24 December, 2020 - Daily Current Affairs Analysis & MCQs - The Daily News Simplified from The Hindu

  • PTS announcement
  • Mains Question Assignment from DNS
  • Melting away - Data point (Physical Geography)
  • Trump rejects wasteful COVID-19 aid Bill (Polity & Governance)
  • Cairn Energy wins arbitration award (reference) - (Polity & Governance)
  • Cabinet nod for 100% FDI in DTH service (reference) - (Polity & Governance)
  • Question for the day (Polity & Governance)

Prelims Quiz


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    UPSC Current Affairs: Melting away - Data point | Page 7

    UPSC Syllabus: | Mains – GS Paper 1 – Geography  |

    Sub Theme:| Meting of Polar Ice  | UPSC


    Relevant questions of previous year

    • Why is India taking keen interest in resources of Arctic Region? [2018]
    • What are the economic significances of discovery of oil in Arctic Sea and its possible environmental consequences? [2015]
    • How does the cryosphere affect global climate? [2017]


    UPSC Current Affairs:Trump rejects ‘wasteful’ COVID-19 aid Bill| Page 14

    UPSC Syllabus: | Prelims – Polity | GS Mains Paper II – Polity

    Sub Theme: Comparison of Indian and American president

    Context:  President of USA

    • The power of the Executive Branch is vested in the President of the United States, who also acts as head of state and Commander-in-Chief of the armed forces.
    • The President is responsible for implementing and enforcing the laws written by Congress and, to that end, appoints the heads of the federal agencies, including the Cabinet.
    • The President is both the head of state and head of government of the United States of America, and Commander-in-Chief of the armed forces.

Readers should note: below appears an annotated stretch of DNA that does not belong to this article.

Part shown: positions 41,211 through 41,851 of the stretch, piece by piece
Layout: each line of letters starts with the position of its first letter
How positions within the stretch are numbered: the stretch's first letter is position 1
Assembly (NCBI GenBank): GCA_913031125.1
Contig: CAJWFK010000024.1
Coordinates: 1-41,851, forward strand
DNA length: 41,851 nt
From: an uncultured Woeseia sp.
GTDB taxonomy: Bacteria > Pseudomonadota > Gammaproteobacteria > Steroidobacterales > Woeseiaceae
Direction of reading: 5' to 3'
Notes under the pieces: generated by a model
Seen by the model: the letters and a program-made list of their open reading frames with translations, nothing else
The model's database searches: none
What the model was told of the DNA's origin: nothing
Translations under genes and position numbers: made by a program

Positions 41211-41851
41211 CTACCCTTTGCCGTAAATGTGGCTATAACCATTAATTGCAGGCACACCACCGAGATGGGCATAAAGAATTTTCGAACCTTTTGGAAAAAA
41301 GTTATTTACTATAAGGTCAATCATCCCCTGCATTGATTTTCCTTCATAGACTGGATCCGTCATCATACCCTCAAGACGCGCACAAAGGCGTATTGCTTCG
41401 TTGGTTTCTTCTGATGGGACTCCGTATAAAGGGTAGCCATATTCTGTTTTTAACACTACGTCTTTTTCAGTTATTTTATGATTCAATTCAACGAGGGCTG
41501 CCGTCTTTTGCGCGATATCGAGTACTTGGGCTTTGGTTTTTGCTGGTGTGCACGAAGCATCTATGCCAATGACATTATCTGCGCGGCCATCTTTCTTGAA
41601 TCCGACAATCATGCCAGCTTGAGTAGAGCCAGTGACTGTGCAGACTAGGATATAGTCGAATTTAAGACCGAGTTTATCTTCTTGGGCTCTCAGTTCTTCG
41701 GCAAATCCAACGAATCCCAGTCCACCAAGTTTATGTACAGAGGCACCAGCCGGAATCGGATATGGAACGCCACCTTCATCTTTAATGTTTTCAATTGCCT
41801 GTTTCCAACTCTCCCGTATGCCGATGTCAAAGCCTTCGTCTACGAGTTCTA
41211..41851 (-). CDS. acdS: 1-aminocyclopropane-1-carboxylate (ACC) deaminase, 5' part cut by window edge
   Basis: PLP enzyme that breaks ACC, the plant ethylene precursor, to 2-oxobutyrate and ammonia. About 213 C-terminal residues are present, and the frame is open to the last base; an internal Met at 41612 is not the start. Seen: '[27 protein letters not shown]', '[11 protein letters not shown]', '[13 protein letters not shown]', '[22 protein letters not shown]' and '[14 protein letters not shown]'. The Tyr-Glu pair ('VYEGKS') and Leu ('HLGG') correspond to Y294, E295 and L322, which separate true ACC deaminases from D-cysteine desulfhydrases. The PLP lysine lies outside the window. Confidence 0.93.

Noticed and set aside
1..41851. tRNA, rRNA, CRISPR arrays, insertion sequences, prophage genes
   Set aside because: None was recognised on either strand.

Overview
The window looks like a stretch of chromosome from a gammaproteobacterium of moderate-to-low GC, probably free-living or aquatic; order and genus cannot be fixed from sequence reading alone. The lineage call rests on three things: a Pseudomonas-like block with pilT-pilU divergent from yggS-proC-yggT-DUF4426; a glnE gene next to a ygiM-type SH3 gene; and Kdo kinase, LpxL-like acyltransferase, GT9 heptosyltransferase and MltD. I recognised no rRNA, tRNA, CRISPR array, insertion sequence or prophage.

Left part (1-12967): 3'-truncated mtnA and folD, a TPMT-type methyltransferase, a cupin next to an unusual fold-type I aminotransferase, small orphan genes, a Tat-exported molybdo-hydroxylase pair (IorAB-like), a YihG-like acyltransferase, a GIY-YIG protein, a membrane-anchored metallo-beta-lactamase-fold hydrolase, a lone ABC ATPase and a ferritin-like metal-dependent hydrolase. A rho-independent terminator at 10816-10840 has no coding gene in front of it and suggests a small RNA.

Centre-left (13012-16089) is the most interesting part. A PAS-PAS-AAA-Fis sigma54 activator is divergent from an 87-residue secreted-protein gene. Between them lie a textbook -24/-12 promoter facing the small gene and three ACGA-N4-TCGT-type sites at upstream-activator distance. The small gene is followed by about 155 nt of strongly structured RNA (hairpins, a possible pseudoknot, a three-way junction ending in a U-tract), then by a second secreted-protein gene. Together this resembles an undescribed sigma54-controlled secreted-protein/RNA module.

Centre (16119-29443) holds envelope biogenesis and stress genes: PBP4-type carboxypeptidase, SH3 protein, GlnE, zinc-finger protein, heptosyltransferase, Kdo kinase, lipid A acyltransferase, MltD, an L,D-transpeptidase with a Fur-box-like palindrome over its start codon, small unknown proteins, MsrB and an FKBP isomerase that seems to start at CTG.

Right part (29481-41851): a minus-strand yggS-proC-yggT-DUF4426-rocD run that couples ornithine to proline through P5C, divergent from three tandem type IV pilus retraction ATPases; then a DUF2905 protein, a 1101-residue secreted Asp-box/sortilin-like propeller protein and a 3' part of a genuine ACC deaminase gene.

• The President has the power either to sign legislation into law or to veto bills enacted by Congress, although Congress may override a veto with a two-thirds vote of both houses.
    • The Executive Branch conducts diplomacy with other nations, and the President has the power to negotiate and sign treaties, which also must be ratified by two-thirds of the Senate.
    • The President can issue executive orders, which direct executive officers or clarify and further existing laws.
    • The President also has unlimited power to extend pardons and clemencies for federal crimes, except in cases of impeachment.
    • With these powers come several responsibilities, among them a constitutional requirement to “from time to time give to the Congress Information of the State of the Union, and recommend to their Consideration such Measures as he shall judge necessary and expedient.”

    Comparison of Indian and American president -

    The parliamentary system of government is the one in which the executive is responsible to the legislature for its policies and acts. The presidential system of government, on the other hand, is one in which the executive is not responsible to the legislature for its policies and acts, and is constitutionally independent of the legislature in respect of its term of office.

    Head of the State –

    • The American President is both the head of the State and the head of government. As the head of State, he occupies a ceremonial position. As the head of government, he leads the executive organ of government.
    • While Indian president is the nominal executive (de jure executive or titular executive) ,while the Prime Minister is the real executive (de facto executive)
    • Thus, the President is head of the State, while the Prime Minister is head of the government.

    Term of Office

    • The American President is elected by an electoral college for a fixed tenure of four years an he can seek re-election only once. While the Indian President is elected for a term of 5 years and he can seek re-election any number of times.

    Responsibility to Legislature

    • The American President and his secretaries are not responsible to the Congress for their acts. They neither possess membership in the Congress nor attend its sessions.
    • The doctrine of separation of powers is the basis of the American presidential system. The legislative, executive and judicial powers of the government are separated and vested in the three independent organs of the government